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The Byrds

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AboutThe Byrds /ˈbɜːrdz/ were an American rock band, formed in Los Angeles, California in 1964.[1] The band underwent multiple lineup changes throughout its existence, with frontman Roger McGuinn (known as Jim McGuinn until mid-1967) remaining the sole consistent member, until the group disbanded in 1973.[2] Although they only managed to attain the huge commercial success of contemporaries like the Beatles, the Beach Boys, and the Rolling Stones for a short period in the mid-60s, the Byrds are today considered by critics to be one of the most influential bands of the 1960s. Initially, they pioneered the musical genre of folk rock, melding the influence of the Beatles and other British Invasion bands with contemporary and traditional folk music. As the 1960s progressed, the band was also influential in originating psychedelic rock, raga rock, and country rock.

The band's signature blend of clear harmony singing and McGuinn's jangly twelve-string Rickenbacker guitar has continued to be influential on popular music up to the present day. Among the band's most enduring songs are their cover versions of Bob Dylan's "Mr. Tambourine Man" and Pete Seeger's "Turn! Turn! Turn! (to Everything There Is a Season)", along with the self-penned originals, "I'll Feel a Whole Lot Better", "Eight Miles High", "So You Want to Be a Rock 'n' Roll Star", "Ballad of Easy Rider" and "Chestnut Mare".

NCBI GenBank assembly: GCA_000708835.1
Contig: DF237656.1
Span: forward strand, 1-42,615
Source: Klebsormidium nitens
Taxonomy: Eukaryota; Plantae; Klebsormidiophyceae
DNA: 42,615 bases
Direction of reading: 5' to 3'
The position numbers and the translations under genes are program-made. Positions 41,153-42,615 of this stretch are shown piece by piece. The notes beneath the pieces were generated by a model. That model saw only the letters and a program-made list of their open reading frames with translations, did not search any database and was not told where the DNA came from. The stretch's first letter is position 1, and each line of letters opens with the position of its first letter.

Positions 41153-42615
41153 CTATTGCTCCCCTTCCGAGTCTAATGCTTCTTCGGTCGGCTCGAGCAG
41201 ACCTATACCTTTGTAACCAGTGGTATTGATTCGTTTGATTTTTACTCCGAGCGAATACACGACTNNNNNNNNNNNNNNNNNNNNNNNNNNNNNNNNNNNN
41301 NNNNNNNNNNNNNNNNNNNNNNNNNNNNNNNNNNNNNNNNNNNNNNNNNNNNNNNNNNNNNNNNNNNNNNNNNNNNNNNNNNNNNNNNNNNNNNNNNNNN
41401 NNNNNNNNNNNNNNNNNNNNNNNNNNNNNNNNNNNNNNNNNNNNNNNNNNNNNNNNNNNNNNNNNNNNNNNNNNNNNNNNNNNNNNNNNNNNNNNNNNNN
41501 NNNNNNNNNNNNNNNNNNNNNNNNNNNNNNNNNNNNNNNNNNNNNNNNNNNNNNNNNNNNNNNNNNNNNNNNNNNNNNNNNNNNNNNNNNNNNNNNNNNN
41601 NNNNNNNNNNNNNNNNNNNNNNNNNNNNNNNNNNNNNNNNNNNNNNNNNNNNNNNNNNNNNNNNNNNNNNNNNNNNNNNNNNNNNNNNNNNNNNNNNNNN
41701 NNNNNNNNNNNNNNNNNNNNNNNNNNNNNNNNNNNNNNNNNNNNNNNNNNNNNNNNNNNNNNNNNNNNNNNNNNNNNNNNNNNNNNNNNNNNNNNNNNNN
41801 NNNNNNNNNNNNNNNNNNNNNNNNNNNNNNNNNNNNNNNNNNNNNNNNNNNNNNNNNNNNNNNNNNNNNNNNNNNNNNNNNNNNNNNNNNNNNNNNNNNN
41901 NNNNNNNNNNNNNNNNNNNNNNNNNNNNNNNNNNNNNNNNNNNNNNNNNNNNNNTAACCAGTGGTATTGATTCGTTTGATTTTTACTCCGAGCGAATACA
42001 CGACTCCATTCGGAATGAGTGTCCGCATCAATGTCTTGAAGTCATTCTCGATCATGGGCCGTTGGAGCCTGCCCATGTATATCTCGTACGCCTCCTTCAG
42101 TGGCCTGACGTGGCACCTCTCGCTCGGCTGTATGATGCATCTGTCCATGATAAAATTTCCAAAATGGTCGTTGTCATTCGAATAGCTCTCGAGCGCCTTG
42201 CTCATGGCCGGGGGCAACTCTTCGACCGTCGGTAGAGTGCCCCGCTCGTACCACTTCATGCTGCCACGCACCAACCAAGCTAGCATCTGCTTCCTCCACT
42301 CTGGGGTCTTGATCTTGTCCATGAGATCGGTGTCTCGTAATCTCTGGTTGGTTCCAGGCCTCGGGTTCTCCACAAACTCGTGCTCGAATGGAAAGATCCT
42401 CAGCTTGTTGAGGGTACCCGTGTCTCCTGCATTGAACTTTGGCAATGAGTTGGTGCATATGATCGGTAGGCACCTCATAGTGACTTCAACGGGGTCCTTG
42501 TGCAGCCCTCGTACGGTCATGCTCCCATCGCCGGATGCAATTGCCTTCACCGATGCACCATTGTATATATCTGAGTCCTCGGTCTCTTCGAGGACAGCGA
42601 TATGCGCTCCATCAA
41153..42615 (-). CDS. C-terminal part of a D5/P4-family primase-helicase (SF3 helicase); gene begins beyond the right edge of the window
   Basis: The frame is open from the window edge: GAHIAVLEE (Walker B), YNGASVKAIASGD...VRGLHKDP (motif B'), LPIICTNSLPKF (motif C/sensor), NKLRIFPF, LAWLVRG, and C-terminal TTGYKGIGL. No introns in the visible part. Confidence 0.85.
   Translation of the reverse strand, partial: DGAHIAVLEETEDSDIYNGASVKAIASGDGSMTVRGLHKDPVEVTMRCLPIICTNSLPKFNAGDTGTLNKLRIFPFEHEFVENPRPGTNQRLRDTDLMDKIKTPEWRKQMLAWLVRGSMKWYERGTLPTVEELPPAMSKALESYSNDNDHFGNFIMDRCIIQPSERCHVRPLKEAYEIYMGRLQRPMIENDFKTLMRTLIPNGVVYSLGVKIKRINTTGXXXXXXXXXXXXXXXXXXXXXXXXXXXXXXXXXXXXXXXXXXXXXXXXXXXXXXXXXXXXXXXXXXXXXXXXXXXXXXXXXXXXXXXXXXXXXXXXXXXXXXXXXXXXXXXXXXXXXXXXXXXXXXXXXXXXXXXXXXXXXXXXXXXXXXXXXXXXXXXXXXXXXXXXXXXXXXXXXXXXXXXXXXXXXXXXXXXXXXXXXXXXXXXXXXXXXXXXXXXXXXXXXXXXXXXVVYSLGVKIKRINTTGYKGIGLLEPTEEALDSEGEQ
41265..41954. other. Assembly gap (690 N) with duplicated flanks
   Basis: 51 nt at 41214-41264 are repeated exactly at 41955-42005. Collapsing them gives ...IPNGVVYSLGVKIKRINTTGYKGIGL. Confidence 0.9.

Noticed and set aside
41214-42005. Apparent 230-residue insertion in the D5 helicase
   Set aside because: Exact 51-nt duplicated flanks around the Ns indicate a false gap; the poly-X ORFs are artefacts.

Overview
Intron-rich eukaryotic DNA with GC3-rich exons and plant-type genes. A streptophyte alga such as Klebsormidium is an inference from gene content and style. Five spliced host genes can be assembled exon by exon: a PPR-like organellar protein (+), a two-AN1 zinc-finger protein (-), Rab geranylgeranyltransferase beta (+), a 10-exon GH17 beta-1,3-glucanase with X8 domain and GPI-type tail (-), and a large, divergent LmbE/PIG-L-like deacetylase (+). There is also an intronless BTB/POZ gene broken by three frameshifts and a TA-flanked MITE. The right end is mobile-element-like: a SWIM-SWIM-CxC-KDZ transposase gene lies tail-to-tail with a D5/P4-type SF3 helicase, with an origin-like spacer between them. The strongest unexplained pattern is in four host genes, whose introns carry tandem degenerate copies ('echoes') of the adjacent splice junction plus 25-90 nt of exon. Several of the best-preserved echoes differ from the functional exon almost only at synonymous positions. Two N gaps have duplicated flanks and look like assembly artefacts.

The original five-piece lineup of the Byrds consisted of Jim McGuinn (lead guitar, vocals), Gene Clark (tambourine, vocals), David Crosby (rhythm guitar, vocals), Chris Hillman (bass guitar, vocals), and Michael Clarke (drums). However, this version of the band was relatively short-lived and by early 1966, Clark had left due to problems associated with anxiety and his increasing isolation within the group.[8] The Byrds continued as a quartet until late 1967, when Crosby and Clarke also departed the band. McGuinn and Hillman decided to recruit new members, including country rock pioneer Gram Parsons, but by late 1968, Hillman and Parsons had also exited the band. McGuinn elected to rebuild the band's membership and, between 1968 and 1973, he helmed a new incarnation of the Byrds, featuring guitarist Clarence White among others. McGuinn disbanded the then current lineup in early 1973, to make way for a reunion of the original quintet. The Byrds' final album was released in March 1973, with the reunited group disbanding soon afterwards.